Woodstock Festival 1999

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Woodstock Festival 1999

WOODSTOCK 1999

Woodstock 1999 was supposed to be a thirtieth anniversary celebration of the original Woodstock 1969 festival. It was held between July 22nd and July 25th, 1999 but 200 miles away from Max Yasgur’s farm in Bethel, NY in Rome, NY instead. It was heavily promoted and MTV intended to broadcast much of the festival but it was also available live to pay per view cable TV customers in the US.

15 apocalyptic photos from the Woodstock disaster of 1999 that prove it was the original Fyre Festival

Woodstock ’99: Remembering the Chaos 20 Years Later

Woodstock’s stalled-before-it-started 50th anniversary celebration has taken over much of the news cycle this summer, but some of us haven’t forgotten the disaster that was Woodstock ’99, which kicked off its main stage 20 years ago today.

Let's Revisit The Chaos Of Woodstock '99, 'The Day The Music Died'

When the organizers of Woodstock 1999 planned the third edition of the peace-promoting music festival, they sought to extinguish the unruly atmosphere that plagued the 1994 iteration. Five years earlier, concertgoers easily snuck in beer and other contraband items through a chain-link fence that barely separated the festival from the outside world. But those conditions — which impeded police efforts to maintain order — were mild compared to what would result at Woodstock ’99.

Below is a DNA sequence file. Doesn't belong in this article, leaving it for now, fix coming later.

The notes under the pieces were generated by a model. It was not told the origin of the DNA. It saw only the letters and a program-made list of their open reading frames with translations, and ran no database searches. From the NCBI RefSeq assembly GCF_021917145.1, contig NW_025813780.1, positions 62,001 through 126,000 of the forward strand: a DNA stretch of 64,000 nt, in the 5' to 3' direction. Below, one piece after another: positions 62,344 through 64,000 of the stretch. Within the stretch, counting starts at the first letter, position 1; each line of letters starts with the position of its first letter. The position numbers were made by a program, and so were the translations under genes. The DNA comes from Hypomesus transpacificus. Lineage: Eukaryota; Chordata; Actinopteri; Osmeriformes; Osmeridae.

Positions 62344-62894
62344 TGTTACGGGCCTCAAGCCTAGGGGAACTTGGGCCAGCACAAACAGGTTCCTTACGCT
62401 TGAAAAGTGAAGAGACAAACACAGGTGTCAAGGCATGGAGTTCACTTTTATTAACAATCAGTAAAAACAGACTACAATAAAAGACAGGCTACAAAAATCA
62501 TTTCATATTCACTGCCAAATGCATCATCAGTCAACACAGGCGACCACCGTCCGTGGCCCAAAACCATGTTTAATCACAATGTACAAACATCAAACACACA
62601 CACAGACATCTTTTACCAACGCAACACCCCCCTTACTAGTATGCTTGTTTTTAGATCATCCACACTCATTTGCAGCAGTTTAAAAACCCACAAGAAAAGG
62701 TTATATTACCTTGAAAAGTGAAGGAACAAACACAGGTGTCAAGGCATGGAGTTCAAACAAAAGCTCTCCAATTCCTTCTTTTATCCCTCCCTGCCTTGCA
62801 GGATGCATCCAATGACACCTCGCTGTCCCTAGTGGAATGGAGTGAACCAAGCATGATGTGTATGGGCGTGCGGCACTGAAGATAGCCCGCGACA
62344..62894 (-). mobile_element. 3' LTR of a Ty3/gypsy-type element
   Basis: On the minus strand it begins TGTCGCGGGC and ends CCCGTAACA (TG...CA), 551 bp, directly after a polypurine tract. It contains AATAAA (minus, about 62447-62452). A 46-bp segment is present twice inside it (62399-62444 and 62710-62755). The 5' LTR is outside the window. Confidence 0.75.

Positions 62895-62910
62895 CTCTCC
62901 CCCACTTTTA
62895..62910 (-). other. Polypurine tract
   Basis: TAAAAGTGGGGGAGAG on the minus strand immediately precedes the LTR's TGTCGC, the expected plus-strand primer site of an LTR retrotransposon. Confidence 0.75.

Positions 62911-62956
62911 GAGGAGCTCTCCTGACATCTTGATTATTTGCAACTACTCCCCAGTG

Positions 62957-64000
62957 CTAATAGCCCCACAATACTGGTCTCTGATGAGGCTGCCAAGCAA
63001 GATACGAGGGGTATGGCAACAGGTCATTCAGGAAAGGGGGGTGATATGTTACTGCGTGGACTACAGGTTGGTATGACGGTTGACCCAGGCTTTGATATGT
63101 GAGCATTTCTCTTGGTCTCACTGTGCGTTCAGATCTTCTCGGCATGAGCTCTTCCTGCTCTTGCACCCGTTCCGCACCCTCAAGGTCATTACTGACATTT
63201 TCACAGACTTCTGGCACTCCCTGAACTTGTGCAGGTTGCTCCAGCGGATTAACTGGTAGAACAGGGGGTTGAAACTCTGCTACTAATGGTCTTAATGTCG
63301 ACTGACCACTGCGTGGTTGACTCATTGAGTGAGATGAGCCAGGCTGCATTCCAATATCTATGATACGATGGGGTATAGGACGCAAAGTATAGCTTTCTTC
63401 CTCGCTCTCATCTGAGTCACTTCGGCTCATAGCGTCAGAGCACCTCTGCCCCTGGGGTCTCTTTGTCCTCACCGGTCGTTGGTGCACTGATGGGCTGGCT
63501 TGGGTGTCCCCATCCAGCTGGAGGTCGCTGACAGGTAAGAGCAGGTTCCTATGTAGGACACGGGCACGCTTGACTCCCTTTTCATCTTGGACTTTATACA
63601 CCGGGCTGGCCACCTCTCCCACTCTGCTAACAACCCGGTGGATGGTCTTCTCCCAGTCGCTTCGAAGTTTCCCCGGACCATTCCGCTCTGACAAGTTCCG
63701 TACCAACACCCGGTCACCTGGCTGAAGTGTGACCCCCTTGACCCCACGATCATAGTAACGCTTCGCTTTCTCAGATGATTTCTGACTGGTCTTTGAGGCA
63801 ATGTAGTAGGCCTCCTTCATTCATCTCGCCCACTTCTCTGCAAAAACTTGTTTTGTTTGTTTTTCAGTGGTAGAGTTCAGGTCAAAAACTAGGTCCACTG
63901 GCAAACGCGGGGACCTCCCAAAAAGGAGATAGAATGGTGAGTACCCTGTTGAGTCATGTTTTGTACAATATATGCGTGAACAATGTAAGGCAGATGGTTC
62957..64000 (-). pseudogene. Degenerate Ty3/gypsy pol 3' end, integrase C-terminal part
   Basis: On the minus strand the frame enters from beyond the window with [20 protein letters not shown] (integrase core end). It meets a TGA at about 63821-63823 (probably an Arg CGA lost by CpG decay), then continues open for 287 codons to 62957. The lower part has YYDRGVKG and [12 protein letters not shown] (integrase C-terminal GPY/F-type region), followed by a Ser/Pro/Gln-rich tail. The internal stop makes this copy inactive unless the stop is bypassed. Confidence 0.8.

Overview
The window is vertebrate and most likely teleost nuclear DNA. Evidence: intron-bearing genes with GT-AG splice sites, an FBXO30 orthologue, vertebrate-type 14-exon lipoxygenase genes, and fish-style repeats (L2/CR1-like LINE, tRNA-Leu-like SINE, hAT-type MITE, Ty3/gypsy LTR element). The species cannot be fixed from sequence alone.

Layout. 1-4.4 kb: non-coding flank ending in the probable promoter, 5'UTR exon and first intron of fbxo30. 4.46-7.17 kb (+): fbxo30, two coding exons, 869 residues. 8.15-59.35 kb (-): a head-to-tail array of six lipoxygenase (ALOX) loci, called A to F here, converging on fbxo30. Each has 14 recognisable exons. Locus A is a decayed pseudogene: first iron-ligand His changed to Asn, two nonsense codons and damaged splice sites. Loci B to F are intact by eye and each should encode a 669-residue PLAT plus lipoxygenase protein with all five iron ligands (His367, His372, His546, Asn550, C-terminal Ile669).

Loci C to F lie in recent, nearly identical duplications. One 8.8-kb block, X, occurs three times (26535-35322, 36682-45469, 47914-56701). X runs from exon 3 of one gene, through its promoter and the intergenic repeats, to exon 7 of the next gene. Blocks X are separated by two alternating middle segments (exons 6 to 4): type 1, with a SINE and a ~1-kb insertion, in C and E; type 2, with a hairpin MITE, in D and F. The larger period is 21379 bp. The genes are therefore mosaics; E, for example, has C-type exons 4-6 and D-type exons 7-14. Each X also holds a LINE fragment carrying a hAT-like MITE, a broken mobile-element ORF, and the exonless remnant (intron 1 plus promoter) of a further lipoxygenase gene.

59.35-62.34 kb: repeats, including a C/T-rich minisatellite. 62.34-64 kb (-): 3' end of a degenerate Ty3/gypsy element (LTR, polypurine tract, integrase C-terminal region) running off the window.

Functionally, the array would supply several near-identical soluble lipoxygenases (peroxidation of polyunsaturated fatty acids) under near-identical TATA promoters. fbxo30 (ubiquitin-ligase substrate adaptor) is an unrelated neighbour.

Woodstock '99 Was a Violent Disaster That Predicted America's Future

The well-documented, pervasive misogyny of Woodstock ’99 is more relevant to America in 2019 than the “free love” politics of its original iteration.

The Day Woodstock ’99 Went Down in Flames

“This is not the real Woodstock. They messed up. They messed up the whole name of Woodstock.”

We killed Woodstock: '99 artists, attendees recall chaotic CNY festival

Woodstock 50 appears to be dead with less than a month to go for the 50th anniversary of the original 1969 festival. The 2019 event has been plagued by disorganization, but may also be struggling because of the legacy of a related Central New York festival that happened 20 years ago this week: Woodstock ’99.

Rethinking Crowd Violence: Self‐Categorization Theory and the Woodstock 1999 Riot

STEPHEN VIDER

Rethinking Crowd Violence: Self‐Categorization Theory and the Woodstock 1999 STEPHEN VIDER

Abstract

According to self-categorization theory (SCT), incidents of crowd violence can be understood as discrete forms of social action, limited by the crowd’s social identity. Through an analysis of the riot at Woodstock 1999, this paper explores the uses and limitations of SCT in order to reach a more complex psychology of crowd behavior, particularly those instances that appear unmotivated, irrational, and destructive. Psychological and sociological literature are synthesized to explore the role of communication in establishing social norms within the crowd. Several modifications to current crowd psychology are proposed, including a false consensus effect of motivation and the mediation of personal and social identities.

The Legacy of Woodstock ’99 Is Sexual Assault

Episode 6 of ‘Break Stuff’ explores the violence against women that garnered headlines in the wake of the festival